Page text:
At a Crossroads

People in South Asia are living through times as consequential as any in history. With jingoism blowing across the length and breadth of the sub-continent, talking peace makes little sense these days. But everybody is talking about peace while urging India and Pakistan to exercise utmost restraint. Major world powers—the US, the UK, China, Russia and the European Union—all look worried about escalation of tensions in the sub-continent after the Pakistan military shot down one Indian fighter jet over Pakistani space and arrested one Indian pilot. Men and women, young and old are on fire on both sides of the fence. Instead of deescalating tensions the ruling establishment is igniting passion and revenge rhetoric as if they are already in a war. In truth low intensity conflict that goes on round the year all along the Line of Control (LoC) in Jammu and Kashmir (J&K) is anything but war. As its intensity has increased in recent weeks after the recent suicide bombing in J&K the saffronites headed by Modi are all out to politicise the deaths because parliamentary poll is round the corner. So Union Finance Minister Arun Jaitley suggested, somewhat innocuously that India was capable of performing an Abbotabad type operation in which US Navy Seals killed al-Qaeda chief Osama bin Laden in May 2011 with an oblique reference to India's 'second surgical' action against the main terror camp of Jais-e-Mohammed in Balakot. Maybe Jaitley is defusing tensions in his own way! What matters most to the Jaitleys is how to whip up war hysteria and tensions will follow. On February 27 one Mi-17v5 helicopter of Indian Air Force got crashed near Badgam in J&K, it was on routine duty along LoC and six air warriors and a civilian perished—deaths along LoC. India seems to be covering up the human costs of recent flare up. Close on the heels of Arun Jaitley's remarks Imran Khan warned India against miscalculation and it was enough to fuel war cry in Pakistan. But Mr Khan was candid enough to admit the hard reality that he won't be in charge in the event of a full scale war, declared or undeclared. In Pakistan the military is the last word even when Mr Khan's country is not at war with India. But his observation that no one knows where the wars lead to cannot be dismissed lightly. Then he went a bit philosophical by explaining the futility of war in relation to World War-I and World War-II and 'War on Terror' as well. His idea of dialogue at this stage sounds hollow, particularly in a war like situation.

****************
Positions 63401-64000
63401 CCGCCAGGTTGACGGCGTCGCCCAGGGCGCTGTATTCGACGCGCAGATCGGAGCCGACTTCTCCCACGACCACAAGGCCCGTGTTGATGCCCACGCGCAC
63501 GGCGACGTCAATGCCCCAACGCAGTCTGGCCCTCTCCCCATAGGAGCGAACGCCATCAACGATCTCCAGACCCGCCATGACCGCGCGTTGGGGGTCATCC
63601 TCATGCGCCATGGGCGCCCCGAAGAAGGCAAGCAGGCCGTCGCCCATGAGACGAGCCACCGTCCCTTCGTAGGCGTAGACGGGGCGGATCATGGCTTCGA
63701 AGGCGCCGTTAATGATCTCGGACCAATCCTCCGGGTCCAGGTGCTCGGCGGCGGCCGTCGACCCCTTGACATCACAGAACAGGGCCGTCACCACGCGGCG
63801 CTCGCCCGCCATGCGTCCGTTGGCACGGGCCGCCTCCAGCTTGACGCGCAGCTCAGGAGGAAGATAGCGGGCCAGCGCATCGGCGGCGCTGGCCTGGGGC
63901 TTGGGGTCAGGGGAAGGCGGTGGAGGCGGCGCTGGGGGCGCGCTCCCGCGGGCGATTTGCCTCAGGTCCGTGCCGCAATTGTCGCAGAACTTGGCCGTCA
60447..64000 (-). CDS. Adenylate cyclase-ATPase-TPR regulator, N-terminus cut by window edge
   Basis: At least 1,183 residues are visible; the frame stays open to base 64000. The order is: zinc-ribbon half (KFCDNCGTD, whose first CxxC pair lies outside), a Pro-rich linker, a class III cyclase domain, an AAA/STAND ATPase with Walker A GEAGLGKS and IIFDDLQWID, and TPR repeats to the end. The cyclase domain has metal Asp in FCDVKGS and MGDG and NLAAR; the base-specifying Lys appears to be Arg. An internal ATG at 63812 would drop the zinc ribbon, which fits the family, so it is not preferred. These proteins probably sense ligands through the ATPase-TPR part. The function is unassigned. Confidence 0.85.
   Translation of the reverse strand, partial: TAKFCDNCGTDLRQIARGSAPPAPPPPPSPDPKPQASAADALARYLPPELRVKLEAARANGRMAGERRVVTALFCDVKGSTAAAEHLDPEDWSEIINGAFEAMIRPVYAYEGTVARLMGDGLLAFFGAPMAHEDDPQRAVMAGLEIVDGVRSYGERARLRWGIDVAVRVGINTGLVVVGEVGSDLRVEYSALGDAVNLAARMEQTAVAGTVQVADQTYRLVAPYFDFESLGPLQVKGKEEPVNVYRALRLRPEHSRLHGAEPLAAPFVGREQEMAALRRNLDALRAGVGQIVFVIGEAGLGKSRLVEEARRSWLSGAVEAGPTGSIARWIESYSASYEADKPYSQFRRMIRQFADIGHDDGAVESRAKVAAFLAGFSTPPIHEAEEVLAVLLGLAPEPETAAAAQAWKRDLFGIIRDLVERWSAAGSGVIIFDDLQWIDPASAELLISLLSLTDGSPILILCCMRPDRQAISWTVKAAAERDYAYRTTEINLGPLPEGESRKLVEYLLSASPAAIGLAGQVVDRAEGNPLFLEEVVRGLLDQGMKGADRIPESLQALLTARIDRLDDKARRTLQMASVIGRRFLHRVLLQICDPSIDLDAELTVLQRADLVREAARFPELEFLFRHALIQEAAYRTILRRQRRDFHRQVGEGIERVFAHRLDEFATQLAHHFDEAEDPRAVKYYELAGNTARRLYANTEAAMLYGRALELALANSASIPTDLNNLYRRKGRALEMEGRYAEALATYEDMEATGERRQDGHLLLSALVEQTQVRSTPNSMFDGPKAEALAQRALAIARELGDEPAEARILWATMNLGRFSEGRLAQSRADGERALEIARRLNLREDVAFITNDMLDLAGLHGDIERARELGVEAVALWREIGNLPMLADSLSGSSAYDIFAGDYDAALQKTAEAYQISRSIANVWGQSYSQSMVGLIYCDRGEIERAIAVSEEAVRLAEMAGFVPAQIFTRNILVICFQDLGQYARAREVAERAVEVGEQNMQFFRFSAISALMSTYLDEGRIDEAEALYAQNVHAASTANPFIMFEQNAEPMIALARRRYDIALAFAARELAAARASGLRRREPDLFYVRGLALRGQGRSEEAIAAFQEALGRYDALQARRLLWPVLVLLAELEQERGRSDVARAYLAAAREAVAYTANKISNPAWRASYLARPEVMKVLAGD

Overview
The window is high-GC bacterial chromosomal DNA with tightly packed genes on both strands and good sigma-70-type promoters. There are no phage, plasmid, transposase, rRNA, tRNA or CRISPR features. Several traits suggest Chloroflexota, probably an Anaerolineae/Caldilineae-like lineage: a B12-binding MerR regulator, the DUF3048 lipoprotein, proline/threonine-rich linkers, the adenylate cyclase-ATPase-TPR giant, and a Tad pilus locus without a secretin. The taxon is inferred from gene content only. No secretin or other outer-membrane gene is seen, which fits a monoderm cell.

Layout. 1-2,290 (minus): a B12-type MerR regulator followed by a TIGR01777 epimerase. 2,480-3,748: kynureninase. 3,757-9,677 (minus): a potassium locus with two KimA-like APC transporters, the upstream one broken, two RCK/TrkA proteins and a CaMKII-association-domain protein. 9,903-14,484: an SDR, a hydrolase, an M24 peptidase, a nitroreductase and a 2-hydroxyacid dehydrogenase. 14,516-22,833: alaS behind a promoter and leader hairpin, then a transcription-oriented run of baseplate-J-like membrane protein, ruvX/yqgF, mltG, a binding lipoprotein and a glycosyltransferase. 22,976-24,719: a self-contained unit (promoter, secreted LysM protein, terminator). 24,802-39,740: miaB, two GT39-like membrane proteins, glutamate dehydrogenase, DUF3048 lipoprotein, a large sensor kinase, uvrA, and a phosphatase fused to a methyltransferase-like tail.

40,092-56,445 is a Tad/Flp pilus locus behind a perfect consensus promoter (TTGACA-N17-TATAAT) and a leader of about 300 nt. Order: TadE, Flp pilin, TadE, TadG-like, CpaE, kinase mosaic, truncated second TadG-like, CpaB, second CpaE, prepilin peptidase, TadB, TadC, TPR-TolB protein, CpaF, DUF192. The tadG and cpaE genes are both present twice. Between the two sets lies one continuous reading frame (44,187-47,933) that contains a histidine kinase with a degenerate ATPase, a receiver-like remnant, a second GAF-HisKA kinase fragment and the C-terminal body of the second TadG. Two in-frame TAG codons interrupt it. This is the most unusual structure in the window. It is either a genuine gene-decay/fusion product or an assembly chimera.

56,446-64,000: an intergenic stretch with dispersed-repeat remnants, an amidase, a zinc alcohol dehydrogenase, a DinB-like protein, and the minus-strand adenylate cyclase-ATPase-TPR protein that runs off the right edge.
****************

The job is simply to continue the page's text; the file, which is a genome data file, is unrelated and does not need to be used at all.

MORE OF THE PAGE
Surprisingly, China for the first time joined India in condemning terror in all forms. It came at the 16th meeting of RIC (Russia, India and China) foreign ministers at the Chinese city of Zhejiang. De-escalation of tensions at this stage is the only option to prepare ground for talks, diplomatic or otherwise. But politicians look reluctant to defuse tensions.

Meanwhile, twenty-one opposition parties criticised Modi government's attempts to utilise troops' sacrifices to further Bharatiya Janata Party's political ends. Not quite unexpectedly Modi's party—Bharatiya Janata Party (BJP) dismissed the allegation as baseless. But the whole world knows this blaming game on 'war game' is the usual political practice in India, particularly in an election year.

For one thing even a limited war will have far reaching consequences on the economy of both countries. People living on both sides of LoC and International Border bear the maximum brunt throughout the year for the continuing conflict and they will be first devastated when a full-fledged war breaks out. Two major wars in the past didn't help India and Pakistan resolve their long pending issues. It's in the best interest of the people of the sub-continent and South Asian nations to shun warmorgering but it is more like a plague.

The very possibility of war has already fuelled inflationary pressures, hiking prices of essential commodities. And ultimately market operators will laugh the last laugh.

No doubt Pakistan showed good gesture by releasing captured Indian pilot Abhinandan Varthaman, possibly under international pressure. But earlier they tried to utilise captured pilot as a bargaining chip to clinch a deal. Whatever the reason that the tensions may subside at least for the time being is a fact of life. That opposition has been cornered by Modi's aggressive image is also a fact. Modi's 2014 electoral promises proved a big hoax, his development model didn't work, notorious demonetisation scheme and dubious Aadhaar programme isolated him completely from common masses, the Ayodhya and hindutva plank failed to communally polarise voters at the desired level. There was nothing to revive Modi magic. Only option left was Pakistan. It remains to be seen whether war hysteria can help Modi win the 2019 parliamentary poll. Modi is very much at a crossroads as countdown has begun.

Vol. 51, No.36, Mar 10 - 16, 2019